Frequently, shales are treated as isotropic formations. However, organic rich shales are anisotropic due to their laminated structure and chemical properties. In this study, shale mechanical properties with respect to different bedding plane orientations was studied. The goal of this study is to evaluate anisotropic mechanical properties of shale by triaxial tests and to predict these properties by well logging data along with a 3-D transversely-isotropic wellbore stability analysis (WBS) in Bakken formation. Shale samples were prepared with bedding plane angles equal to 0, 45, and 90 degrees. Young's modulus, shear modulus, and Poisson's ratio in different directions were measured. Parameters of stiffness tensor were calculated by mechanical properties. The compressive strength of shale samples was measured under different confining pressures: 0, 500, 1000, and 1500 psi. Simple Plane of Weakness was applied to describe shear failure mechanism. Well logging data was used to connect experimental and field data. Next, a three-dimensional numerical wellbore stability model based on finite difference method was used to evaluate stress and deformation alterations due to drilling of vertical to extended reach wellbores in Bakken formation, Williston Basin, North Dakota. Both anisotropic and isotropic conditions were considered and the Mohr- constitutive relations were implemented in the numerical model. Vertical Young's modulus (perpendicular to the bedding plane) found to be smaller than horizontal Young's modulus (parallel to the bedding plane). Shale is a transversely isotropic rock; which isotropy plane is generally the bedding plane. The result of tests for stiffness tensor showed that the shale can be characterized by only five independent stiffness constants. The Simple Plane of Weakness model is suitable to estimate shale anisotropic compressive strength. The P-wave velocity calculated from the stiffness tensor is a used to connect the experimental data and field data. P-wave velocity is increasing as the bedding inclination angle increases. The predicted compressional wave velocity for a 45-degree inclination angle showed a perfect fit with the field logging data. Steps of inverse sonic log data to stiffness parameters were shown by a flow chart. From the WBS model, the effects of anisptropy on stress distribution and wellbore convergence was investigated for two different constitutive models: isotropic model (IM) and transversely isotropic model (TIM). It was found that neglecting shale anisotropy will lead to erroneous prediction of wellbore deformation.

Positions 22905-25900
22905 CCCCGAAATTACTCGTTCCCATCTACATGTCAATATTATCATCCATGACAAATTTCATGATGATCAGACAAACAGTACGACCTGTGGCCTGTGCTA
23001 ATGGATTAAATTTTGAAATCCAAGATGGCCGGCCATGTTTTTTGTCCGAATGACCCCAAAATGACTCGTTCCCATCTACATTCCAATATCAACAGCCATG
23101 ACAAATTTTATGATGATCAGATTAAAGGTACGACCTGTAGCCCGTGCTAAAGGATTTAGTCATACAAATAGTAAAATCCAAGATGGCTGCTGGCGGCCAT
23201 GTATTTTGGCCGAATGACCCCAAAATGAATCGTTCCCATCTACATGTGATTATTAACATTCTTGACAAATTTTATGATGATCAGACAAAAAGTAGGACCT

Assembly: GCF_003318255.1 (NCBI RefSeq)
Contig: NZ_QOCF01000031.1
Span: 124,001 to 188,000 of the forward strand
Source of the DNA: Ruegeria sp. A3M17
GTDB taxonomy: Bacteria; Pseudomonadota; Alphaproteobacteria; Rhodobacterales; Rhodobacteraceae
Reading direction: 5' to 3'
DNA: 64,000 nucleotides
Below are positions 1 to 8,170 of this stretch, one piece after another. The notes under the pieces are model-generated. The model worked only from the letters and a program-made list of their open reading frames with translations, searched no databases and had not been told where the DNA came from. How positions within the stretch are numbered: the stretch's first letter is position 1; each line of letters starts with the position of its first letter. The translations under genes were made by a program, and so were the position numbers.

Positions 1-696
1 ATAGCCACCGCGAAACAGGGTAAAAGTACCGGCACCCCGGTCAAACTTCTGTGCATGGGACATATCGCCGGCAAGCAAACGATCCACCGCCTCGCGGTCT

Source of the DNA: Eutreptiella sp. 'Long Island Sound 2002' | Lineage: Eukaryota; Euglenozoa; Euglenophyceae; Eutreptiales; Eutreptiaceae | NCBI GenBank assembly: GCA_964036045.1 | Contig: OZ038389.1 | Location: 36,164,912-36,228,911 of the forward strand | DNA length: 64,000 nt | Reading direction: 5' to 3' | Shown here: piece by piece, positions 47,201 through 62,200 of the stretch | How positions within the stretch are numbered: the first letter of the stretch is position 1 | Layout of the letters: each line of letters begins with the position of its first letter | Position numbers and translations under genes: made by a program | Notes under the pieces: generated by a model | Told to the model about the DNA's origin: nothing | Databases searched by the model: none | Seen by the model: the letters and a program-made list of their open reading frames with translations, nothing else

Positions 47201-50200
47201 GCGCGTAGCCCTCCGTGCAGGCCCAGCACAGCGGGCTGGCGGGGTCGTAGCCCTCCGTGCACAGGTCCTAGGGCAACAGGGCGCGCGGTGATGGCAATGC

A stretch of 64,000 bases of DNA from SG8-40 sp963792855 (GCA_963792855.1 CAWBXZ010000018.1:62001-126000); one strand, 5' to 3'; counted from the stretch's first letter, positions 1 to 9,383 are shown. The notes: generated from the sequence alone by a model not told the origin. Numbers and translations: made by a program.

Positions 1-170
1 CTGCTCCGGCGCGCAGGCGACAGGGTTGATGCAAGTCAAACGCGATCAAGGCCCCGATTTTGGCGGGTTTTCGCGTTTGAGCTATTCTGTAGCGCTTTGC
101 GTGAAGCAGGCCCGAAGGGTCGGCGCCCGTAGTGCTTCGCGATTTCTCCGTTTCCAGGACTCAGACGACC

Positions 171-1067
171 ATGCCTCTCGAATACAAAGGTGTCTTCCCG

You can access this article if you purchase or spend a download.